It’s not quite ready to go yet.
Supplies still are being unpacked. More shelves are needed. Tables too.
But SCRAP Tri-Cities is taking shape in downtown Kennewick.
And when it opens later this month, it won’t only offer affordable arts, craft and office supplies.
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It’ll also support local artists through a gallery and “reboutique,” and offer education programs and inspiration in creative reuse.
“For artists, it’s a communal space” to create and share art, said Chrissa Terrel, co-director. It’s also a resource for the community, she said.
A soft opening date will be announced soon.
Terrel and Rachael Thompson, fellow co-director, have been working to bring a creative reuse center to the Tri-Cities for months.
SCRAP Tri-Cities is part of the nonprofit SCRAP USA network , which originated with the popular SCRAP Portland.
The local SCRAP will sell art, craft and office supplies, from paint and colored pencils to yarn, paper, fabric and frames.
Because the items are donated and SCRAP Tri-Cities has low overhead — Terrel and Thompson are running the place as volunteers — the materials can be sold at well below market price.
That should be a welcome news for local artists and crafters.
Supplies can be spendy, and “a lot of artists don’t have the funds to be spending a lot of money on materials,” Thompson said.
But, “there are so many materials out there” ripe for reuse, she said.
“In people’s closets,” said Terrel.
And SCRAP collects them, brings them together.
A gallery will showcase work by local artists and a “reboutique” area will feature handcrafted items for sale. Pieces in the gallery and the reboutique will be made largely from reused materials.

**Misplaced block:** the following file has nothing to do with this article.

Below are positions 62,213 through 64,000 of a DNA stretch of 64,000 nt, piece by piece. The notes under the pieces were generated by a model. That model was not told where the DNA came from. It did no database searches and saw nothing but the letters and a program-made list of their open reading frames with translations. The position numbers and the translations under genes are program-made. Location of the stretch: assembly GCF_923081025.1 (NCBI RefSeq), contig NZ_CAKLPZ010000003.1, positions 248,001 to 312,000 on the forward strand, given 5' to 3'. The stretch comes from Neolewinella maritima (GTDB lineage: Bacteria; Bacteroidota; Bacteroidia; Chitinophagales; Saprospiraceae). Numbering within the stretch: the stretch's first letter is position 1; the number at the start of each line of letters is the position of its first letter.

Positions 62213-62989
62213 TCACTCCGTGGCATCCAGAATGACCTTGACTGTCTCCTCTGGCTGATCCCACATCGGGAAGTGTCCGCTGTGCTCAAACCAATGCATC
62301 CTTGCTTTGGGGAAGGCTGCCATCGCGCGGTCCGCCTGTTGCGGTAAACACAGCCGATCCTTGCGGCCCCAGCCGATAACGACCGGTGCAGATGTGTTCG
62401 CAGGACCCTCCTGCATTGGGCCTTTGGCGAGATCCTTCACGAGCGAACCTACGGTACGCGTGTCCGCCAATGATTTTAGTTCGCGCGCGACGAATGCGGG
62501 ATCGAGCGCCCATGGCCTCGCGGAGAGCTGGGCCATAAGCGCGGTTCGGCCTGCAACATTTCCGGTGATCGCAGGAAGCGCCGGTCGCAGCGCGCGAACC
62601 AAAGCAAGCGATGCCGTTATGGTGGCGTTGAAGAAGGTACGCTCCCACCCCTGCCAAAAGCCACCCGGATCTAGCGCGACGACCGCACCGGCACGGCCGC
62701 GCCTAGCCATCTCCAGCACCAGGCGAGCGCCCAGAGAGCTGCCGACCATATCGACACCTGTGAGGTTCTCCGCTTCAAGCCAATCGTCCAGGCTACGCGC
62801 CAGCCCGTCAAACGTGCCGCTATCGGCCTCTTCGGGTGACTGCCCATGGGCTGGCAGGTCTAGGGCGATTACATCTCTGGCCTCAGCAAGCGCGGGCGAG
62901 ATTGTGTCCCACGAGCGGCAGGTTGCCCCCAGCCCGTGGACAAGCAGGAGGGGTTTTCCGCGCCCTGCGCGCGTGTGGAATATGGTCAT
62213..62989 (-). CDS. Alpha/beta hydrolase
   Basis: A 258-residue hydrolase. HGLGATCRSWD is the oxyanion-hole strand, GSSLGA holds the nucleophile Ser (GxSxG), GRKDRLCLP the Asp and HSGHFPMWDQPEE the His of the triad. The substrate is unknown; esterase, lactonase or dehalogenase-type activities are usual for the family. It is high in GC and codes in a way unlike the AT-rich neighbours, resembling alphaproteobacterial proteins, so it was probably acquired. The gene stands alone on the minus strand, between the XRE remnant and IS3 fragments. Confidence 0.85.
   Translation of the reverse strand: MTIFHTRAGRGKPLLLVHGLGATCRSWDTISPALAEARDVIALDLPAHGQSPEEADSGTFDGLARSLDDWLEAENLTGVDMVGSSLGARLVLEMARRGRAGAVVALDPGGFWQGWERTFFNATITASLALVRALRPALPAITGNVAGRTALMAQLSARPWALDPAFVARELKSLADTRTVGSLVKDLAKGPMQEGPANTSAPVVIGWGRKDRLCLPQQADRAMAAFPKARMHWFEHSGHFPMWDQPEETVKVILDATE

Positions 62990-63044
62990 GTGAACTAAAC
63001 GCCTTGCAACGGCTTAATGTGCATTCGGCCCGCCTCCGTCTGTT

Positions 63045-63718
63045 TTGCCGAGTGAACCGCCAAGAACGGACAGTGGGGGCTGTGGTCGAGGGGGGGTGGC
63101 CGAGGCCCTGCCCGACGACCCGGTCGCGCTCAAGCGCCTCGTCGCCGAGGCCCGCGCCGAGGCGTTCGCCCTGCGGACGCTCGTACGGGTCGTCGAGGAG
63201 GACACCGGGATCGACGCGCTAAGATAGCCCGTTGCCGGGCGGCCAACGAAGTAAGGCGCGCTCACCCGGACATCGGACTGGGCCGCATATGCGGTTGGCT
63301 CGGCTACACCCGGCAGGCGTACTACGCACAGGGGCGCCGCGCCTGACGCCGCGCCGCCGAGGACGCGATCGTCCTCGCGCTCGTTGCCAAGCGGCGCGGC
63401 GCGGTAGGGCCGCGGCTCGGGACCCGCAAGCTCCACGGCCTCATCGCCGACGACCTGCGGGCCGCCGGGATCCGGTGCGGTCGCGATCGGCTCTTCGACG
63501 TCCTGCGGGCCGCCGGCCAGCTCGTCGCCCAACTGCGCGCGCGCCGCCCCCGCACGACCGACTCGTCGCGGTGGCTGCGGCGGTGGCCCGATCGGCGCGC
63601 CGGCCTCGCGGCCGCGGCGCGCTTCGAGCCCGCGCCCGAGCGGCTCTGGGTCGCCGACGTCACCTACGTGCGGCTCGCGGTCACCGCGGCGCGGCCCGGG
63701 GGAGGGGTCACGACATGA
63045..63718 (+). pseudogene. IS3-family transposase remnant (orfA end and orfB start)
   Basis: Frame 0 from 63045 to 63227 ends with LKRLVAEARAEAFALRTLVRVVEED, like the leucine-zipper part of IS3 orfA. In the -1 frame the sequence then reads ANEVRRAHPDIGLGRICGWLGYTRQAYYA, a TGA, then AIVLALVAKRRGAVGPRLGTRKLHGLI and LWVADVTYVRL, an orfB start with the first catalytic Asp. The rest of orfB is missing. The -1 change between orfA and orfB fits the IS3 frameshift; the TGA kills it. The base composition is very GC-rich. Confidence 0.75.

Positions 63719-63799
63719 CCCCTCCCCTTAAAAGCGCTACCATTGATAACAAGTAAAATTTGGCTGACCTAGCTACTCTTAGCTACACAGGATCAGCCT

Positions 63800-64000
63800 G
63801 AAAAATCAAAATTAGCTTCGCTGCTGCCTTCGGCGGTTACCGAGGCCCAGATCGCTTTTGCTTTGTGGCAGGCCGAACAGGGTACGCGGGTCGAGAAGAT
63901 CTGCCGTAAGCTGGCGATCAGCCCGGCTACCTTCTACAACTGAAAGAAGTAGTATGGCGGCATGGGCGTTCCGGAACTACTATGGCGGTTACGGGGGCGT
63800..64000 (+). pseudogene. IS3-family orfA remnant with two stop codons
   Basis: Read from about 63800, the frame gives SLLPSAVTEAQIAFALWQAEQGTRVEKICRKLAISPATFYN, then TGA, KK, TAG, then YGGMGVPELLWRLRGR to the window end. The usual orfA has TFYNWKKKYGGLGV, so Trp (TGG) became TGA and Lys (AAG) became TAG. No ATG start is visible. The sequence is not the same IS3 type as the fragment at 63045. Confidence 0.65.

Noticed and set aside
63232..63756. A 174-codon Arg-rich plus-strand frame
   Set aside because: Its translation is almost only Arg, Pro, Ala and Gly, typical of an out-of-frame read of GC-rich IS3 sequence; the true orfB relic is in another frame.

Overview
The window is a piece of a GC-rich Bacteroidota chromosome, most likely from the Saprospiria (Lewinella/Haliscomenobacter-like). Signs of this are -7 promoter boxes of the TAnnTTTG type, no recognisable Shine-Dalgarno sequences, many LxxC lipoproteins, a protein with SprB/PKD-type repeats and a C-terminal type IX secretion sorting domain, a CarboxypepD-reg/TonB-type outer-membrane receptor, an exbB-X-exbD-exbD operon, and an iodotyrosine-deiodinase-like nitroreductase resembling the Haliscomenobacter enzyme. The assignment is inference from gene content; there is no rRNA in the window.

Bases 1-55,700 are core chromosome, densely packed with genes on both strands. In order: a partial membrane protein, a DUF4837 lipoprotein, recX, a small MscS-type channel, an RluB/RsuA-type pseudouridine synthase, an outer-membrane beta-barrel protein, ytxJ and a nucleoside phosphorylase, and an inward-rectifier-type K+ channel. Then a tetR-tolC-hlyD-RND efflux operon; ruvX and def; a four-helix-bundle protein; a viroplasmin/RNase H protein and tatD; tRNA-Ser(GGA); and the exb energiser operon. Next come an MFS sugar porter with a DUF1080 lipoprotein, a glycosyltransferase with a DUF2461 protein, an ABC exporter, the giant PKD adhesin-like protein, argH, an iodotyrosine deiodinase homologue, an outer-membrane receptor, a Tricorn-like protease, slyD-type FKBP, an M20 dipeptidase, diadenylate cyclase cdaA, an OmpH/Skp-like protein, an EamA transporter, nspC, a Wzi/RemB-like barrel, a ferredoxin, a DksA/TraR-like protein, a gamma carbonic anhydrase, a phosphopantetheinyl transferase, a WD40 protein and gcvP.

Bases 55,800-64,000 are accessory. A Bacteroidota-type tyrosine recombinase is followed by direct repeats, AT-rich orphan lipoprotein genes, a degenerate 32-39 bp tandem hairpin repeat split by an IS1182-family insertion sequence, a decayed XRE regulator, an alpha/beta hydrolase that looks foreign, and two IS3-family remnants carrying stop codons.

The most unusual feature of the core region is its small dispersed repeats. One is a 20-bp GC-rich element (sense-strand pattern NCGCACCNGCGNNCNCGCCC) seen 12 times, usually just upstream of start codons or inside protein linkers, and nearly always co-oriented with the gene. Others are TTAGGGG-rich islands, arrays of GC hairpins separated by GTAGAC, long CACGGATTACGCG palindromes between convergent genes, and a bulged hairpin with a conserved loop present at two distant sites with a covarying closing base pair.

Terrel and Thompson plan to offer classes for kids and adults, and reach out to the community with information about sustainability and reuse.
Along with the other benefits, creative reuse centers prevent usable materials from ending up in the trash and cut down on the demand for new materials to be manufactured, which in turn means less waste and pollution, Terrel and Thompson told the Herald.
They look forward to SCRAP Tri-Cities making its debut, they said.
“We’re excited,” Thompson said. “Come and see us.”
SCRAP Tri-Cities is at 323 W. First Ave.
Terrel and Thompson are accepting donations of art and craft materials. Donors are asked not to leave items outside the center and instead arrange a drop-off time by emailing email@example.com.
SCRAP Tri-Cities also is in need of shelving and long, sturdy tables.
And Terrel and Thompson are raising money to help with rent and expenses for the first few months. The goal is $4,000.
They’re also looking for volunteers to help once the center opens, and they hope to build partnerships with local businesses that might have excess materials to donate, such as upholstery and flooring companies.
To donate or volunteer or for information, email firstname.lastname@example.org.
For the latest on SCRAP Tri-Cities, check out its Facebook page at www.facebook.com/scraptricities. A website is coming soon.